19 April 2011

A Top Ten Design Legend List

It's no secret that when it comes to the twentieth century, most design schools focus on modernism.  While students learn all about the Bauhaus to Post-Modernism, traditionalism doesn't get a look in.  Elsie de who?

So when I was asked recently to lecture to F.I.T.'s interior design club on the subject of my choosing, I thought why not take to opportunity to fill this gap as best as possible.  I only had 40 minutes, so I set the parameters of:
10 designers
only American
only traditionalists (i.e. reference historical styles)
active in the 20th century.

1.  Elsie de Wolfe - my starting point as arguably the first professional lady decorator

de Wolfe transformed a stuffy formal ballroom into a trellised indoor fantasy for Bess Marbury

2.  Mrs. Eleanor Brown, McMillen, Inc.  

As an early graduate of the new Parsons School of Design, Eleanor Stockstrom McMillen Brown approached her firm with a head for business.  That it is still thriving almost a century later is testament to its excellent foundation.  McMillen, Inc.'s style was heavily influenced by the fine neoclassical furniture sourced by Parsons' Paris Atelier founder William Odom.

 Mrs. Brown's own dining room - timeless elegance.

3.  Dorothy Draper

Draper made her reputation during the Depression as the one to call to give a project an overhaul on time and within budget.  She not only delivered, she delivered BIG - literally blowing up proportion and scale to exuberant effect.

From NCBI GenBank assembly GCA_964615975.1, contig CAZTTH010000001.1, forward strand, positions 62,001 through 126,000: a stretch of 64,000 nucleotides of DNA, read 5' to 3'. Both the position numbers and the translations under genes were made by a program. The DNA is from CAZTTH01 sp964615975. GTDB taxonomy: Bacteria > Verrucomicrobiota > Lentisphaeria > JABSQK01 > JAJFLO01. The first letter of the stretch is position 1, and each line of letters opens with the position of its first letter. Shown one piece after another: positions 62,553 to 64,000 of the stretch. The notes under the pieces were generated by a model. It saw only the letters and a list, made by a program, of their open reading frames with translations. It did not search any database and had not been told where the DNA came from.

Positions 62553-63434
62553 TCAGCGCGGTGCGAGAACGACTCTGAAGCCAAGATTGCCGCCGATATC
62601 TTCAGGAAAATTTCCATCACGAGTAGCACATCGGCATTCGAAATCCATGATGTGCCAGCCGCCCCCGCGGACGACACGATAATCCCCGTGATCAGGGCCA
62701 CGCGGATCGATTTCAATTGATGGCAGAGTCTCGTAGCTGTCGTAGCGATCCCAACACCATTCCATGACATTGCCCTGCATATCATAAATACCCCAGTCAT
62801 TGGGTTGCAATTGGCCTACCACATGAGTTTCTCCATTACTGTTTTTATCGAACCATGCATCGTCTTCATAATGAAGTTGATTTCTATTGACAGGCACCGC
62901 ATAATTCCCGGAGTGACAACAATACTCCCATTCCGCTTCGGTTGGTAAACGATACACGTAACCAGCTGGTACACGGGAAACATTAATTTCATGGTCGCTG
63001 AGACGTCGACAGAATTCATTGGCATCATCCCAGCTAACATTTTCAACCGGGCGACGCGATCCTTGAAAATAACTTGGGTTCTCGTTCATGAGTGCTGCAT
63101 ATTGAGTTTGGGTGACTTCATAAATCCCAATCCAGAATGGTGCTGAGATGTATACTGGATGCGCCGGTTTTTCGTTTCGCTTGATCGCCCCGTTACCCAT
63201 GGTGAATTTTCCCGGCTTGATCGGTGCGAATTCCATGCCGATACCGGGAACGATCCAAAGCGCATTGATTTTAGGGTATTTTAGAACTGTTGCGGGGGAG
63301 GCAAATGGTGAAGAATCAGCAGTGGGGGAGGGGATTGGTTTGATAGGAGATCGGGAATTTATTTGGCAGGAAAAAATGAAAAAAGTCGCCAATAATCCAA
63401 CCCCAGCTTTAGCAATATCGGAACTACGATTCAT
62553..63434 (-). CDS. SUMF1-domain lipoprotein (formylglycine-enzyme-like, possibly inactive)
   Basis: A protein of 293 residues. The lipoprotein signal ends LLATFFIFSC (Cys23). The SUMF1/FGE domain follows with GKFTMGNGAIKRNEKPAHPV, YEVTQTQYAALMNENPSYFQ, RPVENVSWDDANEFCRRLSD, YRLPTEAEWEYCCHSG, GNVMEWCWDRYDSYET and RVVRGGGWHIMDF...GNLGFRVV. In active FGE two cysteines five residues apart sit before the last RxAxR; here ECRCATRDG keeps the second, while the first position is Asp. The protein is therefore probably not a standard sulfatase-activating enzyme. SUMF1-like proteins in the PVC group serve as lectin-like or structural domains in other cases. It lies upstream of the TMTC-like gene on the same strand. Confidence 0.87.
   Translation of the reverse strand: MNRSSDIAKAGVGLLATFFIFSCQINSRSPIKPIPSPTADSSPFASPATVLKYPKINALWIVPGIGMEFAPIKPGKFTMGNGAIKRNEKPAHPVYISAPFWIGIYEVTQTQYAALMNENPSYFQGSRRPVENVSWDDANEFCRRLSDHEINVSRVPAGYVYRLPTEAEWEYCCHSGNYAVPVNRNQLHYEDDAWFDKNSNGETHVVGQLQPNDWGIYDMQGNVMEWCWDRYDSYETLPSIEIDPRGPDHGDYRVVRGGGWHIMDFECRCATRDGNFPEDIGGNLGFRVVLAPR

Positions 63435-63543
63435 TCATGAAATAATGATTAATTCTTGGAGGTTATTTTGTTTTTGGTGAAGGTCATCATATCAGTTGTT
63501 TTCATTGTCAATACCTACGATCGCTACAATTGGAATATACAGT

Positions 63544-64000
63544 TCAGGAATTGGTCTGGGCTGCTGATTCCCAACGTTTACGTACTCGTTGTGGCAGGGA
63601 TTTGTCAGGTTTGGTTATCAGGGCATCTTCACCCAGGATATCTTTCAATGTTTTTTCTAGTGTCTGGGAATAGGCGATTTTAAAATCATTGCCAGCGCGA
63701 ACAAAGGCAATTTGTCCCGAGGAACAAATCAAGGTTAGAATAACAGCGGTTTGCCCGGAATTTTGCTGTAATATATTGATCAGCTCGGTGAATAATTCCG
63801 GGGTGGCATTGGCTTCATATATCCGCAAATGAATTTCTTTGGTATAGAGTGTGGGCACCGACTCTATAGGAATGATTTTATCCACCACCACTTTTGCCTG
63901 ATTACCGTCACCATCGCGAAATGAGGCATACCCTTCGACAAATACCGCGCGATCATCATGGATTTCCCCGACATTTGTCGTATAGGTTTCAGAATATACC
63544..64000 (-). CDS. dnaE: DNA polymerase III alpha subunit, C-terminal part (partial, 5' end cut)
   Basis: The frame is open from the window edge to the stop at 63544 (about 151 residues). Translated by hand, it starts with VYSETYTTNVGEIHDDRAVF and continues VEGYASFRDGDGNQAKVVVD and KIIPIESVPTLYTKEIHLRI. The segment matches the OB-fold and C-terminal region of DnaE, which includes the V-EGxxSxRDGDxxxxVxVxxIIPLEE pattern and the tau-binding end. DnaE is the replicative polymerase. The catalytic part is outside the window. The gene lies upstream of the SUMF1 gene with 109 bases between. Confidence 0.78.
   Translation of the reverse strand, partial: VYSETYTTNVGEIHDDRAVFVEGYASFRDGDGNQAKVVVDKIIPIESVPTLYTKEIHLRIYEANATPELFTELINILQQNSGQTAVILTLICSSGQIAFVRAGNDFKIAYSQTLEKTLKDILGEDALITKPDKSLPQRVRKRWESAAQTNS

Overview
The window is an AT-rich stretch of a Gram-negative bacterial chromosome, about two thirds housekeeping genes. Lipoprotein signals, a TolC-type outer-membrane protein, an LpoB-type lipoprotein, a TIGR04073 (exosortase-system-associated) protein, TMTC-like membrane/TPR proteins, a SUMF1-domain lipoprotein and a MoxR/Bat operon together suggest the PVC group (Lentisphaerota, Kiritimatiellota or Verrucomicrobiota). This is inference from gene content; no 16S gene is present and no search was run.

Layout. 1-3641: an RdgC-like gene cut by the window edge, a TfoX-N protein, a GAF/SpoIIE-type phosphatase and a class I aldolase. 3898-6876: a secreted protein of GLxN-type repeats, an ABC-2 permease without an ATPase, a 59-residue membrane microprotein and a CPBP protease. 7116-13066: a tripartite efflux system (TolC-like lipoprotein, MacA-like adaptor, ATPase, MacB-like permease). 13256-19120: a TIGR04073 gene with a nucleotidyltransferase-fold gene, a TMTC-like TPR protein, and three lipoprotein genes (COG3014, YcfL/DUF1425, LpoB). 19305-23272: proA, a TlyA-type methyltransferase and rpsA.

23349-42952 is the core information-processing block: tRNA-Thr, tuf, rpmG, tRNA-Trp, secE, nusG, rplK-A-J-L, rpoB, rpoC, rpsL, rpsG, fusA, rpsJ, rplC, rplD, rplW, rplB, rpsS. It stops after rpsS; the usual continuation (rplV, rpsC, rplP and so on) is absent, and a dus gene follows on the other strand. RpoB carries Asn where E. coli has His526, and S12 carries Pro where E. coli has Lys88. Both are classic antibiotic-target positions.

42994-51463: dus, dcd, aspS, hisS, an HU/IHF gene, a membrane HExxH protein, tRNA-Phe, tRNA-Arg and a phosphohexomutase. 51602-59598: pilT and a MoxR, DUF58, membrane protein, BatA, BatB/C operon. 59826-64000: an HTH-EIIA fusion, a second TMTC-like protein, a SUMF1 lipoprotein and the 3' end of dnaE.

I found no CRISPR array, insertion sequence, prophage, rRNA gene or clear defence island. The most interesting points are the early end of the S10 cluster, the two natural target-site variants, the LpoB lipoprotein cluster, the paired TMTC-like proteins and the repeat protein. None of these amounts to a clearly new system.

The Greenbrier, Draper's masterpiece, called "Brigadoon" by one guest and that's exactly right.

4.  Billy Baldwin

From here on, men dominate the list.  Baldwin in many ways was the Bonnie Cashin of interiors bringing an American sportswear attitude to high style.  Cotton upholstery, humble materials such as rattan wrapped tables, and the like all brought everything but the chic factor down a notch.

A client's Matisse inspires the custom print of the upholstery.

5.  William Pahlmann

In his day, Pahlmann was considered the most influential decorator of the 20th century along with Elsie de Wolfe.  Eclectic decor?  He invented it.  His contributions to retailing are equally important.  He began his career on Lord & Taylor's fifth floor of home furnishings and was the first to set up themed vignettes.  As Charlotte Moss says, it's all about giving ideas and did he ever.

6.  Tony Duquette

Duquette never forgot the magic of fantasy and bedazzled his rooms with as much whimsy as trompe l'oeil.  "More is more" is definitely more in my book and if life should be a musical, then a Duquette room is the perfect soundstage.

7.   Parish Hadley

The perfect combination of cozy and curatorial, Sister Parish and Albert Hadley complemented each other beautifully like a chocolate covered pretzel.

8.  Michael Taylor
Taylor was a complete original and proved it with his California look.  Oh what an eye (and the extravagant ego to match)!

9.  Mario Buatta

The Prince of Chintz brought the English Country House style to Manhattan penthouses and how.  Buatta is also a king of color and comfort.

10.  Michael Smith
What better way to round out the list with the Obama's designer.  Architectural Digest EIC Peggy Russell certainly agrees - Smith graced the cover of her first completely new issue.  While Smith knows his way around Fine French Furniture, he trades in brocades for cool Indian-inspired prints.

What do you think?  Who made or didn't make your list?